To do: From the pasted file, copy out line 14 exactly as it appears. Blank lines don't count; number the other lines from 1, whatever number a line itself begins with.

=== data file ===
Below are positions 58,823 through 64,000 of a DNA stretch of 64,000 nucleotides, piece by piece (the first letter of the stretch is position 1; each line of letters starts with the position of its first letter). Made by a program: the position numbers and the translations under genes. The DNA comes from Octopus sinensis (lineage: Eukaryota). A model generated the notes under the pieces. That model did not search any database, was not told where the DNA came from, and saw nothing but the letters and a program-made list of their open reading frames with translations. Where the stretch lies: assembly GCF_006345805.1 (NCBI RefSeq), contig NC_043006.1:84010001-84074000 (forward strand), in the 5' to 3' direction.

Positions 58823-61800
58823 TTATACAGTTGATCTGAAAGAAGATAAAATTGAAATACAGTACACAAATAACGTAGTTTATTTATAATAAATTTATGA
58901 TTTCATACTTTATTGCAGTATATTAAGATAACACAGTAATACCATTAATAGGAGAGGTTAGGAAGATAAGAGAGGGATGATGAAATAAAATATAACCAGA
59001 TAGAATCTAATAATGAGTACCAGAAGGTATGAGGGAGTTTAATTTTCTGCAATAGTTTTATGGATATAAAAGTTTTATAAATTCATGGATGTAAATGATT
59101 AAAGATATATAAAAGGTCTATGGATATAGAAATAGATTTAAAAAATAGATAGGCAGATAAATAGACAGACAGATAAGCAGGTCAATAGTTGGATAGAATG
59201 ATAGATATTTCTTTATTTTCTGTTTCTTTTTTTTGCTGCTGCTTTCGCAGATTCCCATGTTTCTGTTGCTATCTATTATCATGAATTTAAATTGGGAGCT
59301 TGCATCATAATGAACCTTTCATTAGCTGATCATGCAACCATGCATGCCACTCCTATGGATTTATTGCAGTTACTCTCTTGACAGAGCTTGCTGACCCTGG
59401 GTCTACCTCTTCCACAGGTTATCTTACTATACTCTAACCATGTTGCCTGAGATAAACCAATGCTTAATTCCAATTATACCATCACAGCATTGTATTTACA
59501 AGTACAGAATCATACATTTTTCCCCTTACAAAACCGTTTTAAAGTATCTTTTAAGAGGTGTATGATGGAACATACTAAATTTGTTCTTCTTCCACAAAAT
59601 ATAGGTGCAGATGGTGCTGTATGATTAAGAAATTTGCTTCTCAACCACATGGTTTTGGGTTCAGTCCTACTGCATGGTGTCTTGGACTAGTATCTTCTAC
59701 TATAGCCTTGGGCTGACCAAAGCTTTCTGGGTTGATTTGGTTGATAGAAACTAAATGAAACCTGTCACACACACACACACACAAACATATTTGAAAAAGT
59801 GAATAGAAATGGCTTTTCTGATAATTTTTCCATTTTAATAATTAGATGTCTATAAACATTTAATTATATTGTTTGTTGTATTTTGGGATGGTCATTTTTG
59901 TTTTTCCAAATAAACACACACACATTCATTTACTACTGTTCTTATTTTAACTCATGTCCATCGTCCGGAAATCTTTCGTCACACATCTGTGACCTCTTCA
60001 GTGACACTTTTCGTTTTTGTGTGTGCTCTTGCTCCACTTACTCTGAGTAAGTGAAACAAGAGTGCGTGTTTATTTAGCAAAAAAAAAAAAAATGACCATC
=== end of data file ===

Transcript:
59901 TTTTTCCAAATAAACACACACACATTCATTTACTACTGTTCTTATTTTAACTCATGTCCATCGTCCGGAAATCTTTCGTCACACATCTGTGACCTCTTCA